Odema- Pathogenesis

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1. Decreased plasma oncotic pressure.

2. Increased capillary hydrostatic pressure.

3. Lymphatic obstruction.

4. Tissue factors (Increased oncotic pressure of interstitial fluid and

decreased tissue tension)

5. Increased capillary permeability.

6. Sodium and water retention.

1. Decreased Plasma oncotic pressure:

The plasma oncotic pressure exerted by the total amount of plasma

proteins tends to draw fluid into the vessels normally. A fall in the total plasma

protein level (hypoproteinemia less than 5 gm/dl), results in lowering of plasma

oncotic pressure in a way that it can no longer counteract the effect of

hydrostatic pressure of blood. This results in increased outward movement of

fluid from the capillary wall and decreased inward movement of fluid from the

interstitial space, causing oedema.

Hypoproteinemia usually produces generalised edema out of various

plasma proteins, albumin has four times higher plasma oncotic pressure than

globulin, so that it is hypoalbuminemia (albumin below 2.5gm/dl), that results

in oedema more often.

2. Increased capillary hydrostatic pressure:

The hydrostatic pressure of the capillary is the force that normally tends

to drive fluid through the capillary wall into the interstitial space by

counteracting the force of plasma oncotic pressure. A rise in the hydrostatic

pressure at the venular end of the capillary, which is normally low (average

12mm Hg) to a level more than the plasma oncotic pressure, results in minimal

or no reabsorption of fluid at the venular end, consequently leading to ledema.

3. Lymphatic obstruction:

Normally the interstitial fluid in the tissue spaces escapes by way of

lymphatics, so that obstruction to outflow of these channels causes localised

oedema, known as lymphedema.

4. Tissue factors:

The forces acting in the interstitial space – oncotic pressure of the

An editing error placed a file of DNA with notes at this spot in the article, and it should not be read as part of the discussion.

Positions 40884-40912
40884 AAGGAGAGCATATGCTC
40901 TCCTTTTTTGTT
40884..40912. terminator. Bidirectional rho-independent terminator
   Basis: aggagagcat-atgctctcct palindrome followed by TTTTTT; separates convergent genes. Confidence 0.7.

interstitial space and tissue tension are normally quite small and insignificant to

counteract the effects of plasma oncotic pressure and capillary hydrostatic

pressure respectively. However, in some situations, the tissue factors in

combination with other mechanisms play a role in causation of oedema.

5. Increased capillary Permeability:

An intact capillary endothelium is a semi permeable membrane which

permits the free flow of water and crystalloids, but allows minimal passage of

plasma proteins normally. However, when the capillary endothelium is injured

by “Capillary Poisons” such as toxins and their products, histamine, anoxia,

venoms, certain drugs and chemicals the capillary permeability to plasma

proteins is enhanced due to development of gaps between the endothelial cells.

This, in turn, causes reduced plasma oncotic pressure and elevated

oncotic pressure of interstitial fluid which consequently produces oedema.

6. Sodium and Water retention:

Normally about 80% of sodium is reabsorbed by the proximal

convoluted tubules under the influence of intrinsic renal mechanism. Excessive

retention of sodium and water and their decreased renal excretion occur in

response to hypovolaemia and lowered concentration of sodium in the renal

tubules by stimulation of intrinsic renal and extra – renal mechanisms as well

as via release of ADH.


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